Samsung joins Apple, launches a smartphone upgrade program of its own

By Shawn Knight
Mar 9, 2016
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  1. Smartphone sales in developed nations are slowing as markets are starting to peak, a realization that is prompting handset manufacturers to borrow a page from the playbook of wireless providers and provide their own financing / early upgrade programs.

    Apple introduced an iPhone upgrade program with the launch of the iPhone 6s and iPhone 6s Plus last September and as expected, rival Samsung is now following suit.

    Reuters notes that Samsung introduced an upgrade program that'll go live in South Korea this week, allowing customers to upgrade to a new premium smartphone every 12 months.

    Using the new Galaxy S7 / S7 Edge as an example, a customer could sign up for a 24-month installment plan from Samsung and pay a monthly fee of 7,700 won ($6.35) on top of the cost of the device. After 12 months, the customer could turn in their phone in exchange for the next flagship and restart the installment plan or keep paying for another year and eventually own the device outright.

    Early upgrade options allow consumers to always have a "new" smartphone. The drawback, however, is that you're essentially leasing a smartphone and will always be making a device payment without ever having anything to show for it at the end of the day.

    Those that stick with a phone over the long haul or pay for it in full at the time of purchase will of course be left with a device they actually own which can be kept as a backup, sold, passed down to a friend or family member or used until it breaks.

    Samsung is also offering a similar program for its latest devices in the UK but the company hasn't said if it'll be expanding the program to the US or any other regions.

    Permalink to story.

  2. Skidmarksdeluxe

    Skidmarksdeluxe TS Evangelist Posts: 6,341   +1,939

    Forget it! These's absolutely no way I'd pay off on anything that loses most of it's value in five minutes. This is a trap that most people fall into.
    AvalonMD likes this.
  3. AvalonMD

    AvalonMD TS Enthusiast Posts: 36   +42

    but, but, but... You get to have a shiny new phone, that's a bit bigger, shinier, marginally faster, has a resolution that melt your cornea's, removes the option of removing a battery / SD card... what's not to like, plus you get to pay FOREVER, now that's a deal worth losing your money over!!!
    Skidmarksdeluxe and Reehahs like this.
  4. H3llion

    H3llion TechSpot Paladin Posts: 1,248   +220

    How is it this any different than contracts or paying for a flagship of anything? This actually works out cheaper depending on your usage than signing up with phone carriers like AT&T and the likes.

    Here in UK to get decent Bandwith allowance or even Unlimited with the S7 Edge is at least £45 a month.

    I opted in for the S7 Edge via Samsungs upgrade plan (coming from beat up S4) which is £27 a month +£65 one off fee.

    So, £27 (Samsungs monthly) x 24 (term) = £624 + 65 (one off) = £689 (total over 2 year term)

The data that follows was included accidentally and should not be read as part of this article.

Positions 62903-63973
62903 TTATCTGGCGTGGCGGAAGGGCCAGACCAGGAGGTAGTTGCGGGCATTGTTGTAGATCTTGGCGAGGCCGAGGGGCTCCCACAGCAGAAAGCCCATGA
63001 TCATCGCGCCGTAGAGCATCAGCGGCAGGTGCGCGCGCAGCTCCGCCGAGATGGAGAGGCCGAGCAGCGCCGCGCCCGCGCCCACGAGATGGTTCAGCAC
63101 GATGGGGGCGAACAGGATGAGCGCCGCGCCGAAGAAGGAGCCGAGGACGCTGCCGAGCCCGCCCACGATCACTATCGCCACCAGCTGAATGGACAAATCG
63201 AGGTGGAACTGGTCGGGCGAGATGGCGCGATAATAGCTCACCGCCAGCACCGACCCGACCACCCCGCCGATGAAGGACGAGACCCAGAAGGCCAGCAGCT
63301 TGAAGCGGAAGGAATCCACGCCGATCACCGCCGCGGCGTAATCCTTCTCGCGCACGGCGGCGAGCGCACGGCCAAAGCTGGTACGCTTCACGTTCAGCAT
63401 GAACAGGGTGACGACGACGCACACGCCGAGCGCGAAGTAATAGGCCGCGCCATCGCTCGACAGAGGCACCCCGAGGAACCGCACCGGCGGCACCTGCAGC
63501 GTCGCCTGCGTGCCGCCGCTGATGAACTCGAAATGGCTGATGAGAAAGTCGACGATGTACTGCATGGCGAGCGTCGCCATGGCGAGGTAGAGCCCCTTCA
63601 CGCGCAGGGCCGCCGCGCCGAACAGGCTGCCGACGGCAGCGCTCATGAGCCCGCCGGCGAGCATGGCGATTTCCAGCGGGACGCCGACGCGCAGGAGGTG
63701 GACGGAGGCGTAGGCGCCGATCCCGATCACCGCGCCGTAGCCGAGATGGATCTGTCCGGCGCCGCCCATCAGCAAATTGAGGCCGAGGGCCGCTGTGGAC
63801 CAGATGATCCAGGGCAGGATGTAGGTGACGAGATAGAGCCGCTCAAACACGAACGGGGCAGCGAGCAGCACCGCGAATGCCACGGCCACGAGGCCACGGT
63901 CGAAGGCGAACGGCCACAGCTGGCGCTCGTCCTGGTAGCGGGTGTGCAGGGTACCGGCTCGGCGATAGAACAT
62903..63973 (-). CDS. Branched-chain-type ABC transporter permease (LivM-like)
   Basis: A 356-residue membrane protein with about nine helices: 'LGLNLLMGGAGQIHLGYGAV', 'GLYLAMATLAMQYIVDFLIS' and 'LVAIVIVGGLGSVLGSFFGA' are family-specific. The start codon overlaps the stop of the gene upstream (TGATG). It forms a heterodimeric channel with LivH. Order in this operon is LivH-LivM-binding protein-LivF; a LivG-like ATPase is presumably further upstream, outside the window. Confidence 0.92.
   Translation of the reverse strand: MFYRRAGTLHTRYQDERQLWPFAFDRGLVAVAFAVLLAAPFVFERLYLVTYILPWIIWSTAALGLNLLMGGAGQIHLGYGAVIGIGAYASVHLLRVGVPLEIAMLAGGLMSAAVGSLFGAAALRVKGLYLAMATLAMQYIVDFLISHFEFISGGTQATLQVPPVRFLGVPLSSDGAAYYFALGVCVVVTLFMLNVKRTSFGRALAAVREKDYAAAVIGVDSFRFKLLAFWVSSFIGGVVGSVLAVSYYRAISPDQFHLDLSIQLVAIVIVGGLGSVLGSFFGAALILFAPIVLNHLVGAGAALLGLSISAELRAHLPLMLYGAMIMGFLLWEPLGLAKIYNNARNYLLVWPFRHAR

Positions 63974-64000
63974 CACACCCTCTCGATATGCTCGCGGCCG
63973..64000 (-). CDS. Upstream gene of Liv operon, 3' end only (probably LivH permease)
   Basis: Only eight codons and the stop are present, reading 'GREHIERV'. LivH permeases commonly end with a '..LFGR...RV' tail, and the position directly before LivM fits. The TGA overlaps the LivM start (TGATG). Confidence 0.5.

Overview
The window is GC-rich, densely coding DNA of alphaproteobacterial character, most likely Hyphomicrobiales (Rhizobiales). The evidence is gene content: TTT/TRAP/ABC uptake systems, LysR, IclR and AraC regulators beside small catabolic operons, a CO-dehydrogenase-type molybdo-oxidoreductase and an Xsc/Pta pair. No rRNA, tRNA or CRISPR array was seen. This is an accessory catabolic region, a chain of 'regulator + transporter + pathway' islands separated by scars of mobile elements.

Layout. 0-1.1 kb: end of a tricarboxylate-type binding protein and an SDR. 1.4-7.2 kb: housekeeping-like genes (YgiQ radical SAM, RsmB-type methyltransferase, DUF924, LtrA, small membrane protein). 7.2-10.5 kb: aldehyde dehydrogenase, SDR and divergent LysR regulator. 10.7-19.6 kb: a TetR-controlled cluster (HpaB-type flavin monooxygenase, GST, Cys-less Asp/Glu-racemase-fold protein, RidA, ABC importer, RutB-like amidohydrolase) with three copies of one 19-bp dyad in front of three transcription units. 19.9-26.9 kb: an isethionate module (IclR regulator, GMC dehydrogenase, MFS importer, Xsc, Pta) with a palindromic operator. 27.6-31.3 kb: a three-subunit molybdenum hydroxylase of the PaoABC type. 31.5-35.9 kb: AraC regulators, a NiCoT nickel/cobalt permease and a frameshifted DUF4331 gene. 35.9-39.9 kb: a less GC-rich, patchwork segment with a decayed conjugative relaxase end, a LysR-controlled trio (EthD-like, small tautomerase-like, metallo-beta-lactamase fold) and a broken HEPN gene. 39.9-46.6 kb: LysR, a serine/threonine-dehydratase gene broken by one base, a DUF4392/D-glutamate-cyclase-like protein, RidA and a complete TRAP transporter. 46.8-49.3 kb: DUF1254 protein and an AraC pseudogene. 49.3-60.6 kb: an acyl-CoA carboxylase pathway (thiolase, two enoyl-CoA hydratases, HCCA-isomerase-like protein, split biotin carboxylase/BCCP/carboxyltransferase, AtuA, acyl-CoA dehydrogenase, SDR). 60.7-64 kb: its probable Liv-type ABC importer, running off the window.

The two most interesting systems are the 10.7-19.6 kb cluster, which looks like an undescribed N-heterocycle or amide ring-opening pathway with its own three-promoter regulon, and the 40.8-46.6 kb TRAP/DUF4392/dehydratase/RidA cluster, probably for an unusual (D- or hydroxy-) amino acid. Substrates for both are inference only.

Then £20 (monthly sim pay as you go) x 24 = £480 (total over 2 year term of sim pay as you go) + £689 (total of 2 year term for device) = £1169 (total).

    That's on the cheaper end of things.

    While someone like Three or EE with 20GB minimum Monthly data allowance is around 1.2k at least.
    Reehahs likes this.
  5. psycros

    psycros TS Evangelist Posts: 1,298   +666

    When this comes to America, the land of the Fleeced, people will actually see this deal as potentially attractive. You can't even get unlimited data here and wireless service costs twice what it does in most of the developed world.
  6. Nobina

    Nobina TS Evangelist Posts: 807   +270

    I get bored of phones pretty fast but I still wouldn't take this upgrade program.
    wontolla likes this.
  7. Technician

    Technician TS Addict Posts: 677   +113

    Samsung used to have decent looking phones, now they look like cheap trash.

    You know they are building them cheap when they are estimating the life expectancy at 12 months.

    If I buy a phone that can't last at least five years, I wouldn't want to buy another from that company again.
    Last edited: Mar 10, 2016
    Arturo likes this.
  8. Skidmarksdeluxe

    Skidmarksdeluxe TS Evangelist Posts: 6,341   +1,939

    There's nothing wrong with that, that's the way business is done but it's not the way I do business because I'd always be on the losing side. That said, as a consumer I'm on the losing side anyway but I cut my losses. I don't want to help make these companies any richer than they need to be.
  9. H3llion

    H3llion TechSpot Paladin Posts: 1,248   +220

    What? How is it 12 months? I had all my previous phones for at least 2 years (only ever had 2 mind you). The upgrade program is because of the interval of the phone releases? It wouldn't make sense to have a trade up program for 24/36 months. Looking at the warranty, it's actually 24months.

    Current range of phones are certainly the most beautiful on the market than ever before. I don't like the back side of Samsungs, but everything else is pretty spot on.

    As any businessman knows. Maximize income, minimize expenses while balancing out everything else. Go too far and you give your self a bad rep.
  10. lripplinger

    lripplinger TS Addict Posts: 253   +86

    The headline for this article should read: "SAMPLE launches smartphone upgrade program" =p

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